It is no surprise that Rebbetzin Klass knew very little about baseball, but what did take me a bit by surprise was her child-like eagerness to experience something new – even at her rather advanced age (in fact, the first sentence of her article was a quote from her husband, the eminent Rabbi Shalom Klass, a”h, which was: “You’re joking, aren’t you?”). But this was the world of Rebbetzin Irene Klass, and it was a big world indeed, where nothing escaped her keen interest and curiosity.

Rebbetzin Irene’s antennae were always up, not only when it came to new experiences, but also when there was someone out there in need of kindness or a helping hand. I learned this soon after our relationship began, when she called me to request that I sing at the wedding of a young lady who recently arrived in the United States from the former Soviet Union. It was then that I learned three things would always be true when Irene Klass asked me for a favor. One, it would never be for herself; two, it would be very worthy of my time, and three, she would not be taking no for an answer. After a few such occasions, I came to understand how Rebbetzin Irene Klass employed her powerful role as matriarch of The Jewish Press – that is, directly and forcefully, but always politely and quietly.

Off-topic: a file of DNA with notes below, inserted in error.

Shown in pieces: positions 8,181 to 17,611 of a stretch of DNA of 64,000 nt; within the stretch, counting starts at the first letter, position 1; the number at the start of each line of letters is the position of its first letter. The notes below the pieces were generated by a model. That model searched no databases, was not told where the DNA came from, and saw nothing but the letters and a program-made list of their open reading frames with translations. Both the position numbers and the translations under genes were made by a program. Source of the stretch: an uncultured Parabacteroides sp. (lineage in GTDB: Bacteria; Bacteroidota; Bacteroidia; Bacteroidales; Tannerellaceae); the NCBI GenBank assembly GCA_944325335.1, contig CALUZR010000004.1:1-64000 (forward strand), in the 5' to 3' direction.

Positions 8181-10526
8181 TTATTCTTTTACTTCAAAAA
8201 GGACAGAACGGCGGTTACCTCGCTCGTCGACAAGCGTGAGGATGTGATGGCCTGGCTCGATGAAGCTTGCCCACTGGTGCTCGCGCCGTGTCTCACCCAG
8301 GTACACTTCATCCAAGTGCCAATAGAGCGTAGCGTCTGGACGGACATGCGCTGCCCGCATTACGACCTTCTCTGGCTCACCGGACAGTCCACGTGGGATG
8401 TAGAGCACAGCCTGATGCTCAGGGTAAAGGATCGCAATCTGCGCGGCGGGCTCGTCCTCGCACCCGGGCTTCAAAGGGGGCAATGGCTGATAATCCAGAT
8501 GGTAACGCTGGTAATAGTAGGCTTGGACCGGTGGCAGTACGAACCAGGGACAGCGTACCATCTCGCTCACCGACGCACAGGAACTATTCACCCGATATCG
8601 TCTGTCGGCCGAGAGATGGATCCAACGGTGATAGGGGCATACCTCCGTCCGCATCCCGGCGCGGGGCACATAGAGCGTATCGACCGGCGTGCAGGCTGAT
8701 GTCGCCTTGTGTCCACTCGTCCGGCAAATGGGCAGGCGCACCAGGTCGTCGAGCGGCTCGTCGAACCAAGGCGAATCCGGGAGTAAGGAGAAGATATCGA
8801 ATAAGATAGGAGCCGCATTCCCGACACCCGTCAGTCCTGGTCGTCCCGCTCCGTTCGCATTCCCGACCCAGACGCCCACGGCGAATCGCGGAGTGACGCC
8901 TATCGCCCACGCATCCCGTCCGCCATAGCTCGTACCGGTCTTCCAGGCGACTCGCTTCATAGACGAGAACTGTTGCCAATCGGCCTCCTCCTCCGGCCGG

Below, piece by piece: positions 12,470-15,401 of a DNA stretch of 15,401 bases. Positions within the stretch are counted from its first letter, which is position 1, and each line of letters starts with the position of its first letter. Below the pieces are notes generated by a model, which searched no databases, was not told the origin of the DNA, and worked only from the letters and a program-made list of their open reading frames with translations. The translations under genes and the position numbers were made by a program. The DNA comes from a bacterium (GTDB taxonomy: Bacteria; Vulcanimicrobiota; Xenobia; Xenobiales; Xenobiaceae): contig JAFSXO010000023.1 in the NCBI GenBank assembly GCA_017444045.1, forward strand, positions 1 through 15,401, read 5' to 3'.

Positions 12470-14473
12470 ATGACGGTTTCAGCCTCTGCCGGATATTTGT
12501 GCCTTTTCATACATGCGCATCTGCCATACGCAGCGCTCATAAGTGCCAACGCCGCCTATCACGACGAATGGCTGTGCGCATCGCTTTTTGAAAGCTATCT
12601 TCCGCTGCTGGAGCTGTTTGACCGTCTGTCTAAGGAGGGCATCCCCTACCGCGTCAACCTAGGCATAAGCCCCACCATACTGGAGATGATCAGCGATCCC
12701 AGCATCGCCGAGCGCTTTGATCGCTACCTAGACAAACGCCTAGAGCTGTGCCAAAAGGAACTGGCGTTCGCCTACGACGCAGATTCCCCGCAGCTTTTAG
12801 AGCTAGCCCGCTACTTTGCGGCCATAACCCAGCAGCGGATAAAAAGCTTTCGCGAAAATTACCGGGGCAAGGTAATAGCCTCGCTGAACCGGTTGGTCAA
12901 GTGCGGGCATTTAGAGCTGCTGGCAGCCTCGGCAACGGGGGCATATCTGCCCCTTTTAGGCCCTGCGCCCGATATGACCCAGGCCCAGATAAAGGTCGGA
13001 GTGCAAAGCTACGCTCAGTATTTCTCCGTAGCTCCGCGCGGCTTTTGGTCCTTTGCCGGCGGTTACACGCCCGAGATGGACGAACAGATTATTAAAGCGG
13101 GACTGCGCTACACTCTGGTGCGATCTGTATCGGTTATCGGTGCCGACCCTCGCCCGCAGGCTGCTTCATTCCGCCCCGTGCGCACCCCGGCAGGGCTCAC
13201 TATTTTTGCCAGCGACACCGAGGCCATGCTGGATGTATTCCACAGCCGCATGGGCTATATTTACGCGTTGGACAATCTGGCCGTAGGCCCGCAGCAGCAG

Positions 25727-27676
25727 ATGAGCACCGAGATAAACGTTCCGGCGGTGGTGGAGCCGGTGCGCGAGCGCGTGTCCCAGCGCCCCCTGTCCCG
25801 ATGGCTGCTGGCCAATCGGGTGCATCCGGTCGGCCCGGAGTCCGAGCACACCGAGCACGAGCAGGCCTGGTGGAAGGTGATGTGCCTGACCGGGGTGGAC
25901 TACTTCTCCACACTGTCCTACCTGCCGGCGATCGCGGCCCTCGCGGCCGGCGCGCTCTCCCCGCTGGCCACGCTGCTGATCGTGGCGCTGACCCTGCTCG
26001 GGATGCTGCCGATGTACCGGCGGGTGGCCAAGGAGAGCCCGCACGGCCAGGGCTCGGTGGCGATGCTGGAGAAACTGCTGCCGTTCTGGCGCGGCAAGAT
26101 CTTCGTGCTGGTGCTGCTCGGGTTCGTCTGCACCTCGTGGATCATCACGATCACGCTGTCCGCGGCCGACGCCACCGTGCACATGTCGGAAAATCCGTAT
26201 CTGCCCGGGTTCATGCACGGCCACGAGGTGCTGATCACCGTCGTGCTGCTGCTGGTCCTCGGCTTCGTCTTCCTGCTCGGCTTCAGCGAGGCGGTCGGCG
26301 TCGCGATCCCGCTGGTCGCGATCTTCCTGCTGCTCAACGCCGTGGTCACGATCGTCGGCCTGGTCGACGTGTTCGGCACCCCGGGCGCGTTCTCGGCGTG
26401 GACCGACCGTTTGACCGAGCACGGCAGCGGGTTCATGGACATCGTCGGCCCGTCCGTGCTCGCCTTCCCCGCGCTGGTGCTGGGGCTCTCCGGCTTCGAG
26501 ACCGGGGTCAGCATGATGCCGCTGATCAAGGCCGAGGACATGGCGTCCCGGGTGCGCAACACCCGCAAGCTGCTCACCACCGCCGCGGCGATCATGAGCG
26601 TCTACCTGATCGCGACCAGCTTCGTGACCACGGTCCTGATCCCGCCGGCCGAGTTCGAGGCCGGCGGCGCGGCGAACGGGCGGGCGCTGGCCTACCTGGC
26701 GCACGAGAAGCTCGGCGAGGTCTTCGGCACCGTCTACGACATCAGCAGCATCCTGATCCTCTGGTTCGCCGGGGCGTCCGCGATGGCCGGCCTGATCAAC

Just seeing Rebbetzin Irene invariably boosted your spirits. She would greet you with the usual twinkle in her eye, and then would promptly turn and sing your praises to the person next to her. But one had to be careful not to be deceived, as this was not your typical “sweet old lady.” Though quite petite in stature (she was barely 5 feet tall), when it came to defending the Jewish People, she instantly morphed into a lioness protecting her cubs. Anyone who had the temerity to express an opinion to Irene Klass that offended her ironclad principles would be cut down to size very quickly, and those who mistakenly tried it – did not do so again.